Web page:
Skull Base 2007; 17(1): 025-037
DOI: 10.1055/s-2006-959333
Copyright © 2007 by Thieme Medical Publishers, Inc., 333 Seventh Avenue, New York, NY 10001, USA.

A Comprehensive Algorithm for Anterior Skull Base Reconstruction after Oncological Resections

Ziv Gil1 , Avraham Abergel1 , Leonor Leider-Trejo2 , Avi Khafif1 , Nevo Margalit3 , Aharon Amir4 , Eyal Gur4 , Dan M. Fliss1
  • 1Department of Otolaryngology-Head and Neck Surgery, Tel-Aviv Sourasky Medical Center, Sackler Faculty of Medicine, Tel-Aviv University, Tel-Aviv, Israel
  • 2Institute of Pathology, Tel-Aviv Sourasky Medical Center, Sackler Faculty of Medicine, Tel-Aviv University, Tel-Aviv, Israel
  • 3Department of Neurosurgery, Tel-Aviv Sourasky Medical Center, Sackler Faculty of Medicine, Tel-Aviv University, Tel-Aviv, Israel
  • 4Department of Plastic and Reconstructive Surgery, Tel-Aviv Sourasky Medical Center, Sackler Faculty of Medicine, Tel-Aviv University, Tel-Aviv, Israel
Further Information

Publication History

Publication Date:
08 January 2007 (online)

ABSTRACT

Objective: To present our method for anterior skull base reconstruction after oncological resections. Methods: One hundred nine patients who had undergone 120 anterior skull base resections of tumors (52 malignant [43%], 68 benign [57%]) via the subcranial approach were studied. Limited dural defects were closed primarily or reconstructed using a temporalis fascia. Large anterior skull base defects were reconstructed by a double-layer fascia lata graft. A split calvarial bone graft, posterior frontal sinus wall, or three-dimensional titanium mesh were used when the tumor involved the frontal, nasal, or orbital bones. A temporalis muscle flap was used to cover the orbital socket for cases of eye globe exenteration, and a rectus abdominis free flap was used for subcranial-orbitomaxillary resection. Pericranial flap wrapping of the frontonaso-orbital segment was performed to prevent osteoradionecrosis if perioperative radiotherapy was planned. Results: The incidence of cerebrospinal fluid (CSF) leak, intracranial infection, and tension pneumocephalus was 5%. Histopathological and immunohistochemical analysis of fascia lata grafts in reoperated patients (n = 7) revealed integration of vascularized fibrous tissue to the graft and local proliferation of a newly formed vascular layer embedding the fascial sheath. Conclusion: A double-layer fascial graft alone was adequate for preventing CSF leak, meningitis, tension pneumocephalus, and brain herniation. We describe a simple and effective method of anterior skull base reconstruction after resections of both malignant and benign tumors.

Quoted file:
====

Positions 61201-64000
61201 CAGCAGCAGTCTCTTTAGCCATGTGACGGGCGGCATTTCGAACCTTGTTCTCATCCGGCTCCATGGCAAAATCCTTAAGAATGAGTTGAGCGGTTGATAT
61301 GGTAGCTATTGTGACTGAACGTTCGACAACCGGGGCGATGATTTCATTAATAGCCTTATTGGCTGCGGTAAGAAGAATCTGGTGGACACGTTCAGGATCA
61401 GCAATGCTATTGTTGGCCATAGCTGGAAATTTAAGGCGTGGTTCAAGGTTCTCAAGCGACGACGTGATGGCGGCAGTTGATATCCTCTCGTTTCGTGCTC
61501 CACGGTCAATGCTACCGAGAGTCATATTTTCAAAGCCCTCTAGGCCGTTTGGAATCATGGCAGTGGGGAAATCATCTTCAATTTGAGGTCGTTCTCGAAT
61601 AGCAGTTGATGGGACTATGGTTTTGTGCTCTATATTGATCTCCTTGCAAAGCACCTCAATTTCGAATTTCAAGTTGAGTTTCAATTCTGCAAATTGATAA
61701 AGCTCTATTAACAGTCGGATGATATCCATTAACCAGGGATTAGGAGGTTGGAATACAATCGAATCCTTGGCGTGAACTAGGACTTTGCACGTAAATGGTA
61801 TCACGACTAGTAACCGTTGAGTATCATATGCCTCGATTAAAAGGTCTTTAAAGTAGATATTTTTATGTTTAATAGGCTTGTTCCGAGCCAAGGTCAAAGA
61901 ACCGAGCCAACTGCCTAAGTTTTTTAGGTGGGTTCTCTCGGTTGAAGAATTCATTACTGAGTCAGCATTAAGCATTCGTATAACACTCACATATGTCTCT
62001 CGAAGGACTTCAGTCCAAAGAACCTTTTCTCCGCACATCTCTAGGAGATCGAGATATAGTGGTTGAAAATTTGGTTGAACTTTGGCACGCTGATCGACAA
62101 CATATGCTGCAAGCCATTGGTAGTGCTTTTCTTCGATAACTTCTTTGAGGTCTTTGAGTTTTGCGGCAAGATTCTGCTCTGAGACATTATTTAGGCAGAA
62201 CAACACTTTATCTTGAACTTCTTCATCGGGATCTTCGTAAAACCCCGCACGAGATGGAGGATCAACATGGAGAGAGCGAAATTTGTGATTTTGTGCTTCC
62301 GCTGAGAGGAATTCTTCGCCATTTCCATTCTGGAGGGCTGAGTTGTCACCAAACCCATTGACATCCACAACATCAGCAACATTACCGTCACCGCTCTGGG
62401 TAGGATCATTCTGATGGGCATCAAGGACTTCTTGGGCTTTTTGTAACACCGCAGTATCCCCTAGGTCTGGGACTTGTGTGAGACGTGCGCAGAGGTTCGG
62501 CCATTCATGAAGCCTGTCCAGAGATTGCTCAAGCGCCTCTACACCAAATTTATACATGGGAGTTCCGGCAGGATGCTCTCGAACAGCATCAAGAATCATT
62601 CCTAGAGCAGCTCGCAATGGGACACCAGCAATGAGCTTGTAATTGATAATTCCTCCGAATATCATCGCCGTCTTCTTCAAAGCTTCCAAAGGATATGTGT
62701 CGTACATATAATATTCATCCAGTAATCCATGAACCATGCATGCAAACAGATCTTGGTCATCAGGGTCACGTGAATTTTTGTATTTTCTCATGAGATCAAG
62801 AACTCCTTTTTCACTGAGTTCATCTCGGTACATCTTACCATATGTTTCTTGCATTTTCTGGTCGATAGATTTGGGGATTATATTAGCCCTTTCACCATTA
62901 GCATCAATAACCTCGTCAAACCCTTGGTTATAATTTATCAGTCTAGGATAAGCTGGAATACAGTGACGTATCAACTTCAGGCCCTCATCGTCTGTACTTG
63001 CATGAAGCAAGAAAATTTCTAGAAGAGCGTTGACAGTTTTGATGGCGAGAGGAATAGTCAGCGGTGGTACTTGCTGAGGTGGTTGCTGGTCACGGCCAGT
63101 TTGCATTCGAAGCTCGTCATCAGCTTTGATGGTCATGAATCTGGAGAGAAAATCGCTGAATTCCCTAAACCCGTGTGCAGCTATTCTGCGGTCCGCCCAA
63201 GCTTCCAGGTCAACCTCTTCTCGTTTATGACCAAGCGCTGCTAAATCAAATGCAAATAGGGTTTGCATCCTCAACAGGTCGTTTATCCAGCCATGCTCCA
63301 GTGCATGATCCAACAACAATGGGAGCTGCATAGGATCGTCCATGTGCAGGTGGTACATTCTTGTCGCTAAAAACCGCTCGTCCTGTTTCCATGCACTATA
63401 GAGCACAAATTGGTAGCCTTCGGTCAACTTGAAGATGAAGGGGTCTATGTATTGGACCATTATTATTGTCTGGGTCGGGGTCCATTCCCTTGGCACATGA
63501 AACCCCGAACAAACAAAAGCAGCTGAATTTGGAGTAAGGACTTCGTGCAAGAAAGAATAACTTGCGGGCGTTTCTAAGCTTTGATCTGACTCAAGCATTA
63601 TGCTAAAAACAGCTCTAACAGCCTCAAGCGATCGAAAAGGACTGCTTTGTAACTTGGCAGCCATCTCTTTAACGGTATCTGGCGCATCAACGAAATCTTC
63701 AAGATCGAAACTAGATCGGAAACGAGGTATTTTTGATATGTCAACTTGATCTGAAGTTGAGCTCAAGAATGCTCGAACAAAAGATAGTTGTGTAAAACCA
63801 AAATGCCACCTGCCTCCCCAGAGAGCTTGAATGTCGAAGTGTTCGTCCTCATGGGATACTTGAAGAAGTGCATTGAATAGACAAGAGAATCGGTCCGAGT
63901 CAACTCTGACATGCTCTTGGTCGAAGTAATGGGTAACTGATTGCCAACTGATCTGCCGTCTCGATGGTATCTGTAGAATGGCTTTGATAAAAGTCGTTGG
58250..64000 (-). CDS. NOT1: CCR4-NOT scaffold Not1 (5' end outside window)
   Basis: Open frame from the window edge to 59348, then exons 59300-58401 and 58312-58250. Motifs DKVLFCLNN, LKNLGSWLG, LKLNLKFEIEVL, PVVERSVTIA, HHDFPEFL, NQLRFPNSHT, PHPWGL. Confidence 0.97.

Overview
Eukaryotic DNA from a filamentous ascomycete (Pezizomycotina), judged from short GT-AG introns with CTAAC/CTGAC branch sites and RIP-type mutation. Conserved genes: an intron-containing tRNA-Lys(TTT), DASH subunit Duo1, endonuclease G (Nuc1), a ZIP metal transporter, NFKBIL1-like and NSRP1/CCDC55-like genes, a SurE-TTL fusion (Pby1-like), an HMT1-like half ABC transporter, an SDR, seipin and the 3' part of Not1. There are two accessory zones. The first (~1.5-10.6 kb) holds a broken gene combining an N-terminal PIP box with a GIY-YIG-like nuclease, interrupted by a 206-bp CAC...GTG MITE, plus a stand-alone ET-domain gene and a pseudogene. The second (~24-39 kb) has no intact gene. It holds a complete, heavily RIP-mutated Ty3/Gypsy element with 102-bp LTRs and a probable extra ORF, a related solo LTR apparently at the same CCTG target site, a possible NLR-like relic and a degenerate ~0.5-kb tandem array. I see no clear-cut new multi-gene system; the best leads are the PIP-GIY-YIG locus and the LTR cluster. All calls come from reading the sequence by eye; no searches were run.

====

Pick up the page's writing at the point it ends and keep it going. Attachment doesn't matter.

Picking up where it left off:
REFERENCES

Ziv GilM.D. Ph.D. 
Dan M FlissM.D. 

Department of Otolaryngology-Head and Neck Surgery, Tel-Aviv Sourasky Medical Center

Tel-Aviv University, 6 Weizman St., Tel-Aviv 64239, Israel

Email: ziv@dot.co.il

Email: fliss@tasmc.health.gov.il

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